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Another twist in SCO v Novell - stipulated delay on objecting to 26(a)(3) lists
Wednesday, August 08 2007 @ 10:01 PM EDT

There's a stipulated delay on objecting to one another's pretrial lists just filed in SCO v. Novell. Whatever it was that the parties have been arguing about that they hinted to the judge they thought they could work out, well, I guess not. Surprise. Here is the filing, Stipulation and (Proposed) Order Extending Pre-Trial Rule 26(a)(3) Disclosure Objections [PDF] and the Proposed Order [PDF]. Also the court has approved [PDF] Eric Acker's addition to the Novell team.

Now, if you look at the pretrial schedule on our Novell Timeline page or check the latest schedule ordered [PDF], you won't find a deadline set for objections to disclosure lists. That's because normally you don't see it happen, in my experience. Who fights about the other side's witness and document lists?

I told you I smelled motion practice in the air when SCO and Novell both mentioned some ongoing disputes. I don't wish to assume it's SCO, just because it usually is SCO finding something to fight about that delays everything, but for a company that tells the media how eager it is to have its day in court, it sure does drag its little feet.

So something is up, very possibly related to the dispute about discovery that Novell told the court about in its last filing:

Novell notes that: SCO recently produced over 1,000 pages of third-party production SCO claims is relevant to this litigation; expert discovery is not complete; the parties have various evidentiary and summary judgment motions pending; and the parties are continuing to meet and confer regarding certain outstanding discovery issues. Novell therefore reserves the right to supplement or otherwise modify these disclosures.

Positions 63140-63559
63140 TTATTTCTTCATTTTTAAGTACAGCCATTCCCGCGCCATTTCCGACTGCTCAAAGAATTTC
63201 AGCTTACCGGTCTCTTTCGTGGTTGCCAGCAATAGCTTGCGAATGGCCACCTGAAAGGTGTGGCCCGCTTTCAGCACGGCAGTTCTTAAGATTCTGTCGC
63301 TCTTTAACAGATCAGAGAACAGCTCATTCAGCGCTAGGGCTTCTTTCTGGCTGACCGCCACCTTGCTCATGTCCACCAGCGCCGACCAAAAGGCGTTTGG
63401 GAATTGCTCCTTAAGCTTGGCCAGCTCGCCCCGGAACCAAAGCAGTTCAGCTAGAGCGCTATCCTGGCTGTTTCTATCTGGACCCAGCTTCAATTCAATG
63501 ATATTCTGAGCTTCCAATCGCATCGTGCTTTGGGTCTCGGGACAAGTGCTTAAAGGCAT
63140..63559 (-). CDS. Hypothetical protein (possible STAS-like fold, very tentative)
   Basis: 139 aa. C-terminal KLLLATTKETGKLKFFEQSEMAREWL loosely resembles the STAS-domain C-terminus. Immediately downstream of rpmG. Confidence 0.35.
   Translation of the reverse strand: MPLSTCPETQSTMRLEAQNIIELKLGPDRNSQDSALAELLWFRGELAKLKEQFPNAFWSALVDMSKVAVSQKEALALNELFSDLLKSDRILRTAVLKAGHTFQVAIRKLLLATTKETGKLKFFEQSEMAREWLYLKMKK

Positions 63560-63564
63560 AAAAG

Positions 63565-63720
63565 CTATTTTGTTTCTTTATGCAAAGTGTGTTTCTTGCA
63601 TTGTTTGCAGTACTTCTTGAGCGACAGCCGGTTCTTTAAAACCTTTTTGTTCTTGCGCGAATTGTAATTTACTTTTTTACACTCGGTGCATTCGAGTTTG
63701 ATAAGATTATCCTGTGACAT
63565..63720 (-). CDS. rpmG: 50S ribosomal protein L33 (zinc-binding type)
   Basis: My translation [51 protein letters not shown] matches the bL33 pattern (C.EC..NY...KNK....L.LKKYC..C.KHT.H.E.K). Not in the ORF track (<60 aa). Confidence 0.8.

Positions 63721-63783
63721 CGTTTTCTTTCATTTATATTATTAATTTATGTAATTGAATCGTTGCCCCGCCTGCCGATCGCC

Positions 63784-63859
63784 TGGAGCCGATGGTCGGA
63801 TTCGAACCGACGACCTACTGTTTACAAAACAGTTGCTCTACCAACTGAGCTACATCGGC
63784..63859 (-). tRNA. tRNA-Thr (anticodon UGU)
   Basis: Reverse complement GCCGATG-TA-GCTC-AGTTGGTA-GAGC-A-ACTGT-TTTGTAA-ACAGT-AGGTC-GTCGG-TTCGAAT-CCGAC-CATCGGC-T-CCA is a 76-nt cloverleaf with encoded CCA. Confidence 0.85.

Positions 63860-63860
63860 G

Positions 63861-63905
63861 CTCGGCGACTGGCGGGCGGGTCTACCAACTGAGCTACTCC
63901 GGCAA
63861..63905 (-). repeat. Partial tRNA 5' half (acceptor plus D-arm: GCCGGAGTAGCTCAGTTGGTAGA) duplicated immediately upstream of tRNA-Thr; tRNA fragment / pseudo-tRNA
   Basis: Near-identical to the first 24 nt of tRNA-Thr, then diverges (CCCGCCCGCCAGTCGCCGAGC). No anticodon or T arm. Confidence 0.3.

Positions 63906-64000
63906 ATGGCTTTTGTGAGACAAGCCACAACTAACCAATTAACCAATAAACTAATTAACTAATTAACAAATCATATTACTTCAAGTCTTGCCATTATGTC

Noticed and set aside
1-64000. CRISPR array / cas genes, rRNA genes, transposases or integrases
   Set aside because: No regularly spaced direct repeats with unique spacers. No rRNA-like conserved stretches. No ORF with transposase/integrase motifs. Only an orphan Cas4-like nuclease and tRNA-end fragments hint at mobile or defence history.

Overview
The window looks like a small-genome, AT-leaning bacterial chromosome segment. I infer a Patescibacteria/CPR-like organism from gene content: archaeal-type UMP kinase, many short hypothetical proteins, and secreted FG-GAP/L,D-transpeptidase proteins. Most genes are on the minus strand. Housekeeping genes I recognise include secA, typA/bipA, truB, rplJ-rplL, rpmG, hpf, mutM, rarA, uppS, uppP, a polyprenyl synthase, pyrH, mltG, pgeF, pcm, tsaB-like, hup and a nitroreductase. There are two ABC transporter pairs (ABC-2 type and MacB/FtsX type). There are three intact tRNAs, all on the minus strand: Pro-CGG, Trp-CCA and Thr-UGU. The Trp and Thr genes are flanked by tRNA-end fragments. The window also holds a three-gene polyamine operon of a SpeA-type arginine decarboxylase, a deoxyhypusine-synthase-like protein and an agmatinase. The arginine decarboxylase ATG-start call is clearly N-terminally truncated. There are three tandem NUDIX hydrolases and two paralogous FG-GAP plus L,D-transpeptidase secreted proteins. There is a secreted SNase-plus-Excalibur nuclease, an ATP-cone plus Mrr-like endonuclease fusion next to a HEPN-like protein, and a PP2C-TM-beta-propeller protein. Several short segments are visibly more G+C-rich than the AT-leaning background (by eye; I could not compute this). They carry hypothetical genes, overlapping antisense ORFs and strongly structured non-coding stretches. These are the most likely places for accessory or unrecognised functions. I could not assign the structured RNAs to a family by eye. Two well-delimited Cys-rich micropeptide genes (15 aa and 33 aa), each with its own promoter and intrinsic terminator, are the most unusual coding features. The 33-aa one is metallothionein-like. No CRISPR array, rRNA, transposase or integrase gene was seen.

Maybe SCO slipped one important document into that pile of 1,000 hoping it wouldn't be noticed. Or maybe Novell intends to object to 1,000 new documents after fact discovery is supposedly over. Most law firms would.

Or maybe it's about that footnote in SCO's last filing about somebody allegedly having waived attorney-client privilege on documents Novell listed as privileged:

In a letter dated June 28, 2007, counsel for SCO informed counsel for Novell that it has waived the attorney-client privilege with respect to many documents listed as entries on Novell's privilege logs, including documents that Novell produced in redacted form and documents that Novell has withheld entirely. With respect to most of these documents, the parties appear to be in disagreement as to whether there has been any waiver and, if so, the extent of its scope and the potential relevance of the referenced documents, but the parties are continuing to meet and confer on the issue. SCO reserves the right to supplement the information provided in its Pretrial Disclosures with any additional documents that Novell has improperly redacted or withheld based on its privilege objection, as well as with the names and contact information of any other witnesses identified through any such documents.

On the other hand, it could be something completely unrelated. We'll just have to wait and see. But if you are planning to attend the trial, you'd best stay tuned, in case there is another change in the schedule.

This all reminds me of something I keep forgetting to mention. I've seen some comments that Boies Schiller are fabulous lawyers when it comes to stretching cases out by means of various procedural delays. Not to detract from the honor you wish to bestow on them for their obvious skills which I guess you first observed in the IBM litigation, but the truth is all lawyers know how to do it. Really. If that's all you want, any lawyer knows how. Getting one to agree to actually do it is another issue, of course.